Legal Question in Consumer Law in California

I recently test drove a motorcycle (2001 Triumph Sprint ST 955). Before the test drive, I filled out a form assuming responsibility for damage to the bike while in my ownership among other things. When returning to the dealership after a 5 minute ride around the block, the bike stalled while turning, it came to a stop and it was pretty gingerly laid down as I couldn't keep the 500 lbs. bike upright. There was minor damage to the cockpit fairing and a little damage to the mirror. When the employees assessed the damage initially, they jokingly insinuated that I buy the motorcycle. I went along my merry way test driving a few more bikes at other establishments, ultimately deciding not to purchase a bike at this time. Later that weekend, I got a call from the dealership wanting to settle the bill (don't they have insurance?). I sent a claim to my insurance company, but found out it wasn't covered. While that was being attempted, I got the repair estimate. The bike was going for $2999, the repair bill was $1450 for all new parts. They kindly informed me that they were going to assume the cost of rewelding the bent foot brake pedal because it was already busted up prior to my disastrous test drive. I'm sure that was the least expensive one of the repairs. During every conversation I had with the dealership, I was encouraged to buy the motorcycle because "parts are very expensive for this make of bike" (like that's a selling point?). I am willing to accept responsibility and pay for some of the damages, but to buy all new parts for a 12 year old bike that already showed signs of it's age long before my arrival on the scene, seems too much. They are also pressuring me to settle this quickly, telling me that I may be assessed further fees because they're having to hold the bike while this gets settled. Another point that lends me to believe that I shouldn't have to assume all responsibility (regardless of what I signed) is because while small talking and filling out the paperwork for the test drive, I mentioned several times that I was a new rider. While I was out on the ride, my wife was asking questions about the motorcycle and asked if it was a good bike for beginners to which the salesman properly replied "No. It's a 955cc. Definitely not a beginner bike". I normally wouldn't even bring this to light, as I am not the litigious type, but almost 50% the cost of the bike for repairs and you're trying to bully me into paying in a week? C'mon man! Any advice would be helpful. Thanks!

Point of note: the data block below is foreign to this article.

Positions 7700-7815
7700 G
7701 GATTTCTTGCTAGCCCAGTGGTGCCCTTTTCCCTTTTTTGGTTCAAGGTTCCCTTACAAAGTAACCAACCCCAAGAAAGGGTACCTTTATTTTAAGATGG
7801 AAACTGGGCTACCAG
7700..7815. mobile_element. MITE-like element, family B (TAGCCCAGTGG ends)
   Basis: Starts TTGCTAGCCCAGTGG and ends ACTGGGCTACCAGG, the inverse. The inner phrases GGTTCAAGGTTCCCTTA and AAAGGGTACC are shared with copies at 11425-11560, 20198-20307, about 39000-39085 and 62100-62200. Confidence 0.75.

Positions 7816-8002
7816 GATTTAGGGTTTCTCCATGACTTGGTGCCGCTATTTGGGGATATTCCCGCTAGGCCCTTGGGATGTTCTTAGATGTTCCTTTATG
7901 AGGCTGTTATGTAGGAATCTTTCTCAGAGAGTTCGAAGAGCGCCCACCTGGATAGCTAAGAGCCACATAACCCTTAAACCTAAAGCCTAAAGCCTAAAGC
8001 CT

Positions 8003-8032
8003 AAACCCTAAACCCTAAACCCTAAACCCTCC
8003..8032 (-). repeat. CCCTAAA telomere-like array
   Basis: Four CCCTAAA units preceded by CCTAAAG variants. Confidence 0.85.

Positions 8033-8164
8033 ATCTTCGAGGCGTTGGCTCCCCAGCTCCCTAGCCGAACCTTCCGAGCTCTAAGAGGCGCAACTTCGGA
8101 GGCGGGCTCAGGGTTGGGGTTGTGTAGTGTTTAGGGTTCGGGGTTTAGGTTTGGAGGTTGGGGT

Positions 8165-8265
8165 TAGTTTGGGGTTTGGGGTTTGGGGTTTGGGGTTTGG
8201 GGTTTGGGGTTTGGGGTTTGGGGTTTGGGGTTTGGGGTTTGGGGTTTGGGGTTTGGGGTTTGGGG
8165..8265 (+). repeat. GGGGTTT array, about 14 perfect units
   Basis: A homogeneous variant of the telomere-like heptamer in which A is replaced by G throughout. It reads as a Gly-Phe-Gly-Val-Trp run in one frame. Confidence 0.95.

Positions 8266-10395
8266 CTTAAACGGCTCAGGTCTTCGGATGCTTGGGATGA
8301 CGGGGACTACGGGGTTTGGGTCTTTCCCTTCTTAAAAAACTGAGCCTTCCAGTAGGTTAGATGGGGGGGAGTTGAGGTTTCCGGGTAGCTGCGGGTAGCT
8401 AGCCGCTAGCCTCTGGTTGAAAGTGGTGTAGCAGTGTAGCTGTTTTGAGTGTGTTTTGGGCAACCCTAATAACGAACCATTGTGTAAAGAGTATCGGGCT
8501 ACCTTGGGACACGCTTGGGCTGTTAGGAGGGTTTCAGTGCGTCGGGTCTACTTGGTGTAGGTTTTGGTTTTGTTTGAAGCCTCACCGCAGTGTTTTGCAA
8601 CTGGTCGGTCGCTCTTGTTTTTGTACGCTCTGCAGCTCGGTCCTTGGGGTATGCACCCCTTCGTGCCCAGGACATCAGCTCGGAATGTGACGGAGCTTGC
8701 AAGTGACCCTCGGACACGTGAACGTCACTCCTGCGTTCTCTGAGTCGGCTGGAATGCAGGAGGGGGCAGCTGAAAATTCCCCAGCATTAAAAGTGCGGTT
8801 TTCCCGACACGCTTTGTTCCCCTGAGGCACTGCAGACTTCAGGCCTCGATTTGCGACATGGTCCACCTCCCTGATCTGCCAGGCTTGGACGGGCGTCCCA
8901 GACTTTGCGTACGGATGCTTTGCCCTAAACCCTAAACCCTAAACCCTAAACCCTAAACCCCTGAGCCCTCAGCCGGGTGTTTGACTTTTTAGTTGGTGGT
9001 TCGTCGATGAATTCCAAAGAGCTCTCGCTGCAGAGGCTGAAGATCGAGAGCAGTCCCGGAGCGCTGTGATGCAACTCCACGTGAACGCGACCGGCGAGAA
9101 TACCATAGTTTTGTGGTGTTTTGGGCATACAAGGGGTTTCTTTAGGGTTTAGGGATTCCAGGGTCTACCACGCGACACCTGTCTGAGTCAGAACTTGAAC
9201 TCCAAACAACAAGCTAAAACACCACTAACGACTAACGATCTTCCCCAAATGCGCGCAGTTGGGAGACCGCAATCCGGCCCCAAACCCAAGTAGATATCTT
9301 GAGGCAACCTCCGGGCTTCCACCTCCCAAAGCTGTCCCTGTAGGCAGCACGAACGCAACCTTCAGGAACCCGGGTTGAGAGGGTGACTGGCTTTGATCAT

Asked on 7/22/13, 6:05 pm

1 Answer from Attorneys

Kelvin Green The Law Office of Kelvin Green
0 users found helpful
0 attorneys agreed

lets see, you signed a form assuming all responsibility for damage. You dump the bike, you damage the Ike, and now you don't want to pay. You admit that you are a novice rider which means you know little about the bike. This makes your assessment of a gingerly laid down bike seem extremely suspect.... It is a Triumph Bike so it make be expensive to fix.... You emphasize that are a new rider and somehow that's their fault. This compounds your negligence as you should have asked the simple questions about the bike and your ability to handle a high performance bike. You test ride it without insurance.

They are entitled to a bike that works as good a it did prior to your accident... If it takes that amount of money to make the whole you need to probably make them whole.

Sorry but I'm sure you won't like this...

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7/22/13, 8:02 pm

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